Notwithstanding security risks to its workers, Beijing decided to proceed with the multi-purpose CPEC project. It includes the construction of roads, railroads and oil and gas pipelines to Kashgar in western China, as well as the completion of a number of coal, wind, solar and hydro energy plants, and the development of Gwadar. There are some legitimate doubts about whether CPEC projects will help Pakistan economically in the long term or further impoverish the country given the debt it will incur to China to pay for them.
Once completed, the CPEC, particularly the development of Gwadar, will turn China into a two-ocean nation. And consolidating this strategic toehold is the development of Jiwani, a joint Pakistan–China naval and air force base 80 kilometres west of Gwadar. This will be China’s second foreign military base, after Djibouti. Because Pakistan is effectively a force multiplier for China—enabling it to establish a critical geostrategic footprint in the western Indian Ocean—the risks to Chinese personnel from groups such as the BLA are worth taking given the massive reward down the road.
Given the political and financial investment respective Pakistan governments have put into the CPEC since its inception in 2015, Islamabad can’t afford to see it fail. This is why Washington’s decision to designate the BLA as global terrorists would be so welcomed in Beijing and Islamabad. The designation will give the Pakistani government carte blanche to seriously clamp down on the BLA and any of its fellow ideological travellers.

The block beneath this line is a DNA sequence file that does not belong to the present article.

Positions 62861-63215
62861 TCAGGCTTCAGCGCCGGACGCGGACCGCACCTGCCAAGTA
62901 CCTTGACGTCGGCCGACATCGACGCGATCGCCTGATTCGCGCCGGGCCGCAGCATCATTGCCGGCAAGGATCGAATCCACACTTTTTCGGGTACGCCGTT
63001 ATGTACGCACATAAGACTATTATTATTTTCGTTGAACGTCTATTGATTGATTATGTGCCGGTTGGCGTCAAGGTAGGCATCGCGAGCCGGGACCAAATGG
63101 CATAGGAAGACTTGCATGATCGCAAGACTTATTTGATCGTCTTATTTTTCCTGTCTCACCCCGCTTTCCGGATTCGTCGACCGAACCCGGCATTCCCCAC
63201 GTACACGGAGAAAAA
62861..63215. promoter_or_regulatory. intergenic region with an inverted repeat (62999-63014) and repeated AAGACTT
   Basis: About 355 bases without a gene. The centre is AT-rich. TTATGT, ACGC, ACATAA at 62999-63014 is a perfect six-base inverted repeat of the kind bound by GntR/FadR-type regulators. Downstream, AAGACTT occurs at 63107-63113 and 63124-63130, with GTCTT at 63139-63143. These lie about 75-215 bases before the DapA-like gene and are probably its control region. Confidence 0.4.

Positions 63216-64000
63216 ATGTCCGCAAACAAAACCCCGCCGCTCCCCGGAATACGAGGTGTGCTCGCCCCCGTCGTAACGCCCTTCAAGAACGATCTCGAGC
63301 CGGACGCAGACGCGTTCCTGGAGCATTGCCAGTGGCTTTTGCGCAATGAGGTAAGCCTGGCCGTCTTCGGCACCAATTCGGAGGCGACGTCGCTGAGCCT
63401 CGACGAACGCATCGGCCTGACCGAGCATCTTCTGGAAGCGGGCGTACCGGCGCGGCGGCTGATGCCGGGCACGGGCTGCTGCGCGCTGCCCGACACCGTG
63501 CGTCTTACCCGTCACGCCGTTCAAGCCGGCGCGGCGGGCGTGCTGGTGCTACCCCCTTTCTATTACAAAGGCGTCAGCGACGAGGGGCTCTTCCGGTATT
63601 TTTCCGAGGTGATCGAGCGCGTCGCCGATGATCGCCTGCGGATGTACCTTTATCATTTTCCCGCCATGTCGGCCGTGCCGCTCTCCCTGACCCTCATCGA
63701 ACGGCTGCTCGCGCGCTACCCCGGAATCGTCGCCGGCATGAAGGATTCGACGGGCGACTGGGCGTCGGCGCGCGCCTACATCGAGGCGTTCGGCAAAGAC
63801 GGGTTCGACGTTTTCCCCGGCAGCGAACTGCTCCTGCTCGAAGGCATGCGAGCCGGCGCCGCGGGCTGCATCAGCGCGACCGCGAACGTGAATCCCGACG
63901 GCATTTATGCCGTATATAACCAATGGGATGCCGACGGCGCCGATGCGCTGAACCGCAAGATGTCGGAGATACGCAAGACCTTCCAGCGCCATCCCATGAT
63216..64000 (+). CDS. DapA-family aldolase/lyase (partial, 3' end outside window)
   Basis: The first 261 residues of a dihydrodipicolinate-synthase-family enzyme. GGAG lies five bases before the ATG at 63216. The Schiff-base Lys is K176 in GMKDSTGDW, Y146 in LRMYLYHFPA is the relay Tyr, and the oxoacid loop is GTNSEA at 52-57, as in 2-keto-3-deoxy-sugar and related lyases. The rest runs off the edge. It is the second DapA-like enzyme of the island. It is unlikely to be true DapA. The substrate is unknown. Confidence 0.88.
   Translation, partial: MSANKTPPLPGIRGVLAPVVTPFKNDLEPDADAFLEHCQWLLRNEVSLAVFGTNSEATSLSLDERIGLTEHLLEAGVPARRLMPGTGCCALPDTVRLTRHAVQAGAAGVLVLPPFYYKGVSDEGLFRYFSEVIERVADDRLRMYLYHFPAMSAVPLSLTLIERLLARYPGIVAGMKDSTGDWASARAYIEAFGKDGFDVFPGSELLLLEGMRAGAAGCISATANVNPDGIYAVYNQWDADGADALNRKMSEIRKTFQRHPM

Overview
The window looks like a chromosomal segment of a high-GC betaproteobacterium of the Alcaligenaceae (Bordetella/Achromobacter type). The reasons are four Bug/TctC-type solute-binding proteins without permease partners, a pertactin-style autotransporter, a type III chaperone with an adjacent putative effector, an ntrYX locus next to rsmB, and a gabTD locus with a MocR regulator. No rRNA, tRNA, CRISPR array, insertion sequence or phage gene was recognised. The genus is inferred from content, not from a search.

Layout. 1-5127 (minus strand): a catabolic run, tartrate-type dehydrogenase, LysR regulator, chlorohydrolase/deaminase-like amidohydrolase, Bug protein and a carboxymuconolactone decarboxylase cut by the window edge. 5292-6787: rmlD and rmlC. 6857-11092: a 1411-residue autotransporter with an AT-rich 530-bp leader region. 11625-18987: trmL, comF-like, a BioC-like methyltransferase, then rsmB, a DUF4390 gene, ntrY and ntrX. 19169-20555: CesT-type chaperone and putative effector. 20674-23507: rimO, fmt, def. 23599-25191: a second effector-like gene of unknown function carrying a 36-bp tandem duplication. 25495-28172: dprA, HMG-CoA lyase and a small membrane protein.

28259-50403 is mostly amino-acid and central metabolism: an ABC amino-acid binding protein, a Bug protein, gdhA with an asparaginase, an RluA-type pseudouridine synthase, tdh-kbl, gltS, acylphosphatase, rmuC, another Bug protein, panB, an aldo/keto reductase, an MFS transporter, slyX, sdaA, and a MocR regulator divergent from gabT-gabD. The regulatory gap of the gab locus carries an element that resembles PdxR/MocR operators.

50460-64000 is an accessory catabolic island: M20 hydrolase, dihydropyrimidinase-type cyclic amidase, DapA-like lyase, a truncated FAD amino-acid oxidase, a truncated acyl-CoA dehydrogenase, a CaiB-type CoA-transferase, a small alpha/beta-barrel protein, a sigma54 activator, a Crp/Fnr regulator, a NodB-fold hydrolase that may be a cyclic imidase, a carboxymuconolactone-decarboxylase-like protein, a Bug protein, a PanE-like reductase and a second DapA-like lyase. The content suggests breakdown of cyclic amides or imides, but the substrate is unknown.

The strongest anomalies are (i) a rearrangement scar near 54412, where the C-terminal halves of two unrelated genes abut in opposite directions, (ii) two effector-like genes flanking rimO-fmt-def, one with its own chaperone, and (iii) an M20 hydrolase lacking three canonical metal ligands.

Importantly, Pakistan must be seen to be cracking down hard on all activities relating to terrorist groups by October so that it can avoid being put on the ‘blacklist’ by the Paris-based inter-governmental Financial Action Task Force. Blacklisting would make it difficult for Pakistan to borrow money from international institutions like the International Monetary Fund. The pressure on Pakistan to genuinely move against all terror outfits further increased when China finally relented and agreed to put Masood Azhar, leader of Jaish-e-Mohammed, which claimed responsibility for a deadly attack in Kashmir in February, on the UN’s list of terrorist entities in May.
While Washington can hardly be happy with Beijing’s deepening military ties with Pakistan and its increasing economic hold on the country, Khan’s visit to Washington should nevertheless go well. The Pakistani prime minister knows he has a couple of trump (no pun intended) cards up his sleeve. First, Washington knows Pakistan has not only been critical in ‘delivering’ the Taliban to the negotiating table, but Islamabad’s continued support for the Afghan peace talks is critical.
Second, Pakistan provides the shortest route for the overland delivery of supplies for Western military forces still in Afghanistan. The alternative is the northern route via Russia and the central Asian republics, but this is longer and much more expensive. Washington knows that, if necessary, Islamabad will cut off access, as it has in the past.
These inter-related issues demonstrate in stark terms how much the US–Pakistan relationship has evolved in the last 50 years or so. It’s changed from one where the US was the all-dominant partner calling all the shots to one where it’s now dependent on Pakistan to help it get out of an unwinnable situation in Afghanistan. And all this has happened with Pakistan’s new mentor—China—not having to fire a single shot.